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The problem:

It turns out that if $a$ and $b$ are positive integers with $a > b + 1$, then there is a positive integer $M > 1$ such that a $a^n − b^n$ is divisible by $M$ for all positive integers $n$. Determine $M$ in terms of $a$ and $b$ and prove that it is a divisor of $a^n − b^n$ for all positive integers $n$.

I am fairly certain $M=a-b$, however, I am having trouble proving it $\forall \ n \in \Bbb N$. Here is my thought process:

Base case: Let $a,b \in \Bbb Z$, $n=1$, then $a^n-b^n = a - b = M$ as desired.

Inductive hypothesis: Assume true for $k$ such that $1 \le k \le n$.

$a^k - b^k = M(m)$, where $m \in \Bbb Z$.

Inductive step:

$a^{k+1} + b^{k+1} = aa^k - bb^k = (a-b) + (a-1)a^k-(b-1)b^k = M + (a-1)a^k-(b-1)b^k$

That is as far as I got, I tried a lot of things but I can't seem to factor out $(a-b)$ from $(a-1)a^k-(b-1)b^k$.

Thank you in advance for any help.

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Hint: One way to do the induction step is to note that $$a^{k+1}-b^{k+1}=a^{k+1}-ba^k +ba^k-b^{k+1}=a^k(a-b)+b(a^k-b^k).$$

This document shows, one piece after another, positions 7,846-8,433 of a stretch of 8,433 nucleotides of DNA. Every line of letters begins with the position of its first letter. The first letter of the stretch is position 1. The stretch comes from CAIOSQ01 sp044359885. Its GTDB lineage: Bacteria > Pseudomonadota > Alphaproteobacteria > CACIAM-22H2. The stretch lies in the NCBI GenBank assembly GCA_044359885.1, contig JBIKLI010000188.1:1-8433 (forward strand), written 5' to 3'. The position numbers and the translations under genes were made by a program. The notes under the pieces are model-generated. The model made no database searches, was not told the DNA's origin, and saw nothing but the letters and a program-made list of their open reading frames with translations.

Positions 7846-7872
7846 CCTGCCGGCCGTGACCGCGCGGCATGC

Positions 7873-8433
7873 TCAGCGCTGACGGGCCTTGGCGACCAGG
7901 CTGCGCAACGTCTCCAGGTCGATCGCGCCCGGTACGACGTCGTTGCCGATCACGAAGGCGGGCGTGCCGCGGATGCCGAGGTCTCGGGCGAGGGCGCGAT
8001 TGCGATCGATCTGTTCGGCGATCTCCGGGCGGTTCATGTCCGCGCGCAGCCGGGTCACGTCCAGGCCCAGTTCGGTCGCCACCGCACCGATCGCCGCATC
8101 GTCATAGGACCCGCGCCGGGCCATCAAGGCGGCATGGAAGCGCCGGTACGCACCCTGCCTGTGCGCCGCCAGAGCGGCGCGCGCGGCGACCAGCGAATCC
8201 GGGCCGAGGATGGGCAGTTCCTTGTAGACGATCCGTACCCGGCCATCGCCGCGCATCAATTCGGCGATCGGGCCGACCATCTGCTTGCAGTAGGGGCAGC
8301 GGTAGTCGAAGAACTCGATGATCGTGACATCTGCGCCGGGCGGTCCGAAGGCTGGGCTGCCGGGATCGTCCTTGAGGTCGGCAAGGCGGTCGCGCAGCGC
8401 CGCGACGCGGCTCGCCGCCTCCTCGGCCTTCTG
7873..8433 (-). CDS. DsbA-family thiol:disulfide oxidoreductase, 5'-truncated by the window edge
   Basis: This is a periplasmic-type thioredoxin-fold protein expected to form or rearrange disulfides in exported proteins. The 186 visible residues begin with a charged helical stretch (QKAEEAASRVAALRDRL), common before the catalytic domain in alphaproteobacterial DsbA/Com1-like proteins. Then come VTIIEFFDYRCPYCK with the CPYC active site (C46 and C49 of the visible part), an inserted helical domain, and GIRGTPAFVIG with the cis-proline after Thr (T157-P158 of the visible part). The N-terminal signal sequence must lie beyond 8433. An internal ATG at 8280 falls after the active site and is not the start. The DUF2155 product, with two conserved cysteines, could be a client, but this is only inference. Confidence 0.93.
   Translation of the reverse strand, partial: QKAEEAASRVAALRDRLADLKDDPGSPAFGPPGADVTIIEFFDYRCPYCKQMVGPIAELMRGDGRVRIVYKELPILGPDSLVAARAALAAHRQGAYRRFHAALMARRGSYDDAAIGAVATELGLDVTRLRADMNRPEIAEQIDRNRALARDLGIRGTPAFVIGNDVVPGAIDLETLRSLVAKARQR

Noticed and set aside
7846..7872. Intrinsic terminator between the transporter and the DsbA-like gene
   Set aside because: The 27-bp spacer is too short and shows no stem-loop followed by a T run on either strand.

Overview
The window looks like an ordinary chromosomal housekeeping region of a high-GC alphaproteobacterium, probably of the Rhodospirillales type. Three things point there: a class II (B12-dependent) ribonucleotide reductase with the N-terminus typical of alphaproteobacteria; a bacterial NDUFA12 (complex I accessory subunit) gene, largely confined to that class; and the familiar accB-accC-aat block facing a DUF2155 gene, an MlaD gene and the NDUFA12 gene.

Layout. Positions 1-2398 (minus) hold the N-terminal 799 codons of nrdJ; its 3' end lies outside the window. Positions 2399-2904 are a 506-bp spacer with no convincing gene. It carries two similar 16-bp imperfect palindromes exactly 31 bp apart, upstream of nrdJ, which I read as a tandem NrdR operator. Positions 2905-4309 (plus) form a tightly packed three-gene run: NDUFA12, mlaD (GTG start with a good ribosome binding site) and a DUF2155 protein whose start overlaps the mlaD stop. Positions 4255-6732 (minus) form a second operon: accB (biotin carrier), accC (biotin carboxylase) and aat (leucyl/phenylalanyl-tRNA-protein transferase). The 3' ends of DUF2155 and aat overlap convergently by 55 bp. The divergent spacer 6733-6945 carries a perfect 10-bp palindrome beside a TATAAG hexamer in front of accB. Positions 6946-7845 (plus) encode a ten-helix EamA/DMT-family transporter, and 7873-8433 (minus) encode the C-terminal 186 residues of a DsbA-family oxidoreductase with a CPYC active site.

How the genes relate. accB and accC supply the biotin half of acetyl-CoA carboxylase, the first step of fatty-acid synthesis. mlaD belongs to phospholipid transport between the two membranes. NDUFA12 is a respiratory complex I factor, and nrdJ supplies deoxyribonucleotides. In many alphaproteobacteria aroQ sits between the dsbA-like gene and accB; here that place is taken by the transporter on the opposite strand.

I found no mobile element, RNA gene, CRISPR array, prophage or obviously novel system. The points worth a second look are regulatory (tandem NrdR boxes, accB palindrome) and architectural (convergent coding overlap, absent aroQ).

It follows quickly from the induction hypothesis that $a-b$ divides the right-hand side, and hence the left-hand side.

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  • $\begingroup$ Ohh, thank you. That is exactly what I was looking for. $\endgroup$
    – Meecolm
    Dec 7 '14 at 18:52
  • $\begingroup$ You are welcome. Yes, you came close but somehow ended up trying to do a hybrid induction, with $a$ varying. In the proof, $a$ and $b$ are fixed. $\endgroup$ Dec 7 '14 at 18:54
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I think induction is probably not useful for this problem. You already started with $a^n-b^n=M \cdot m=(a-b)m$. Maybe you could try to directly determine $m$ in terms of $a,b,n$. (Hint: Polynomial Division)

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  • $\begingroup$ I think that would be useful but as a note the problem is one of a set in which I am supposed to use induction strictly. $\endgroup$
    – Meecolm
    Dec 7 '14 at 18:50
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Determine M in terms of a and b and prove that it is a divisor of a^n - b^n for all positive integer n. click on the link to see the solution...(https://i.stack.imgur.com/Io3Mo.jpg)

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    $\begingroup$ A better way to include mathematical expressions in your posts is with MathJax and $\LaTeX$. See this brief introduction and its links to more detailed information. $\endgroup$
    – hardmath
    Aug 6 '17 at 18:47

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